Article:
Basic PFIC Rules
Generally, a U.S. person that is a direct or indirect shareholder of a PFIC must file Form 8621 for each tax year in which that U.S. person:
Recognizes gain on a direct or indirect disposition of PFIC stock,
Receives certain direct or indirect distributions from a PFIC, or
Is making an QEF election as described below.
The undistributed earnings of a PFIC whose shares are not marketable are subject to U.S. tax under one of two methods, each of which is directed at eliminating tax deferral benefits.
Under the first method, the investor in a PFIC can elect to be treated as a Qualified Electing Fund (QEF) which is only available if the PFIC provides the investor with the necessary information. A U.S. investor in a PFIC who elects in a timely manner to treat the PFIC as a QEF will generally be subject to current U.S. federal income tax for any taxable year in which the fund qualifies as a QEF on the U.S. investor’s pro rata share of PFIC’s (i) “net capital gain” and (ii) “ordinary earnings” (the excess of earnings and profits over net capital gain), which will be taxed as ordinary income to the electing U.S. investor regardless of whether such amounts are actually distributed.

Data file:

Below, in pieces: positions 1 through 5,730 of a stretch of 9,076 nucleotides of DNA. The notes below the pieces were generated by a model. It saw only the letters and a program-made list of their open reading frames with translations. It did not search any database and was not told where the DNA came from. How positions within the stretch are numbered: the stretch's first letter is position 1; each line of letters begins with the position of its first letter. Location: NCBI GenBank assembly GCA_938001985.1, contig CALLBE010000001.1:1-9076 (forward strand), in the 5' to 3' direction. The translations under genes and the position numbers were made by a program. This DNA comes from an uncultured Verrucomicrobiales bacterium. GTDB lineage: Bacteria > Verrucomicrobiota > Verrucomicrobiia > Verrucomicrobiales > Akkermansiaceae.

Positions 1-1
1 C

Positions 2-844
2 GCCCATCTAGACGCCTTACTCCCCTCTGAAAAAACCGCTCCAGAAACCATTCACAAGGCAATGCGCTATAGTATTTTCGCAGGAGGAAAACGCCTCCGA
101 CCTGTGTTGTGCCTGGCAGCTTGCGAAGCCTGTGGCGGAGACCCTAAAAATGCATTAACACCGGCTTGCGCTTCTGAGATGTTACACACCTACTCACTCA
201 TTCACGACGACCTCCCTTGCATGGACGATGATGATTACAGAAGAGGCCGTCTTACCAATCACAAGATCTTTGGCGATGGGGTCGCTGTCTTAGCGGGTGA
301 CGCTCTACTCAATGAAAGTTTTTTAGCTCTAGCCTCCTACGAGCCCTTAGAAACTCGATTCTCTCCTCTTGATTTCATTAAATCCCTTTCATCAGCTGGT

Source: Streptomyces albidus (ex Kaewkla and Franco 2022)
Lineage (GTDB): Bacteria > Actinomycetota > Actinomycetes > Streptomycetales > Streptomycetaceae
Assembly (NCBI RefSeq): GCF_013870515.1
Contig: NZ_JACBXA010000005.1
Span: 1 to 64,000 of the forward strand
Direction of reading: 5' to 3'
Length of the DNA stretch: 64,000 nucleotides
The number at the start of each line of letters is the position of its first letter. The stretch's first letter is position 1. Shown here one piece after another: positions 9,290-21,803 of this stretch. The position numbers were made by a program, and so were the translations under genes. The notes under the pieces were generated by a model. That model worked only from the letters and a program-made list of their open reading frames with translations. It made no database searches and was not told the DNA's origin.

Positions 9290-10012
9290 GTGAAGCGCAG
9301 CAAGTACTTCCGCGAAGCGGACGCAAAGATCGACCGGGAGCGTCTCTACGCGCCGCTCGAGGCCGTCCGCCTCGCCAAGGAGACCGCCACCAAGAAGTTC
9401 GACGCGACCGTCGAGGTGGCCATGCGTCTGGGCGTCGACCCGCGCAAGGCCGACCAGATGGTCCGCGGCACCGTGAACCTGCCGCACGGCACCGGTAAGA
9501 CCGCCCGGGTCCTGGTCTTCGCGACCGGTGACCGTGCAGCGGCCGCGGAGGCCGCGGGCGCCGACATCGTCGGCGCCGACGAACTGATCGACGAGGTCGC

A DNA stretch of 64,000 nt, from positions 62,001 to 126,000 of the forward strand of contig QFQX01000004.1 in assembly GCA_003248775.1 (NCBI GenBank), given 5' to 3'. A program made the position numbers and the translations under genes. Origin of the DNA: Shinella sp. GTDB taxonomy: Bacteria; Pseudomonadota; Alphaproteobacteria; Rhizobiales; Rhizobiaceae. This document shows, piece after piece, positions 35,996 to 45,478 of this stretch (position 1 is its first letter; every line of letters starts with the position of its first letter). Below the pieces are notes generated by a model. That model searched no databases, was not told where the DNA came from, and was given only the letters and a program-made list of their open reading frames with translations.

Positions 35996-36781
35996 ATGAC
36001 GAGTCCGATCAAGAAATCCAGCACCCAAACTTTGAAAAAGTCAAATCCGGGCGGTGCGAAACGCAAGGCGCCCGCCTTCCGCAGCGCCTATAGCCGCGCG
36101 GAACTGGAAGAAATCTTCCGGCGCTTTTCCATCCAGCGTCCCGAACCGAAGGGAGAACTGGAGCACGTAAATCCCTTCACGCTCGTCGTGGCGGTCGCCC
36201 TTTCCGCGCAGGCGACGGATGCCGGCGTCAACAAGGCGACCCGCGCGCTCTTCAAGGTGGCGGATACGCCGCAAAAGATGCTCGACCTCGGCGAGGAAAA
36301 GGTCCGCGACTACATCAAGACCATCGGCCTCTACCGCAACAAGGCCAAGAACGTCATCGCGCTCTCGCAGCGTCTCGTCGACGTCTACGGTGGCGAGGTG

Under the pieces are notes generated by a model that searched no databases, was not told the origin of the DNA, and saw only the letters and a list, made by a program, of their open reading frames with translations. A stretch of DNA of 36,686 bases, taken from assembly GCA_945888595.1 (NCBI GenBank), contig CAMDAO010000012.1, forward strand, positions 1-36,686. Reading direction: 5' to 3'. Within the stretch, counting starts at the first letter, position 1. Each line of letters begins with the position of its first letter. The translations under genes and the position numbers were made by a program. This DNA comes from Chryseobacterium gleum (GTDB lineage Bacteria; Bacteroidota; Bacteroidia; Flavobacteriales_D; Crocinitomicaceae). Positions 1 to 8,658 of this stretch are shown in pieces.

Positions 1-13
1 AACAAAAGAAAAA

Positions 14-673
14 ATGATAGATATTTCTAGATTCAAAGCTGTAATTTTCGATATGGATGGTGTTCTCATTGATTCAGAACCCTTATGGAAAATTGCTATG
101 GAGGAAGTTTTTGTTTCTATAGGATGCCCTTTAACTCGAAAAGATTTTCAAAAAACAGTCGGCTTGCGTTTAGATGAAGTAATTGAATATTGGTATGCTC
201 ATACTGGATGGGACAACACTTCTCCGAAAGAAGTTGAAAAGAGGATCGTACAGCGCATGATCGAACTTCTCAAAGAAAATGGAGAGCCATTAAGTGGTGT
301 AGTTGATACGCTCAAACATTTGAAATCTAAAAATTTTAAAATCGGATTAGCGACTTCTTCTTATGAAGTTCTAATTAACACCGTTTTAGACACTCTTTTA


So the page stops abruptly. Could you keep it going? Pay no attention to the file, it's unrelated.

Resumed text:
NOTE: A QEF election will only be effective if the PFIC provides certain information to the U.S. Holders.
Under the second method, a U.S. investor who fails to make a QEF election is taxed under special excess distribution provisions.
Here, a U.S. investor is permitted to defer tax on the PFIC's undistributed income until the U.S. investor either disposes of the stock or the PFIC makes an excess distribution.
When the U.S. investor disposes of the PFIC stock, the gain on the disposition will be taxed under the excess distribution rules. If, on the other hand, the U.S. investor receives an excess distribution, the entire excess distribution will be taxable, without regard to either the PFIC's earnings and profits or the amount of the U.S. investor’s investment in the PFIC.
If, on the other hand, a U.S. investor receives an excess distribution, the entire excess distribution will be taxable to the U.S. investor without regard to either the PFIC's earnings and profits or the amount of the shareholder's investment in the PFIC.
NOTE: If the PFIC has a deficit in earnings and profits for the year, there will be no income inclusion for the U.S. investor and no loss will flow through to the U.S. investor.
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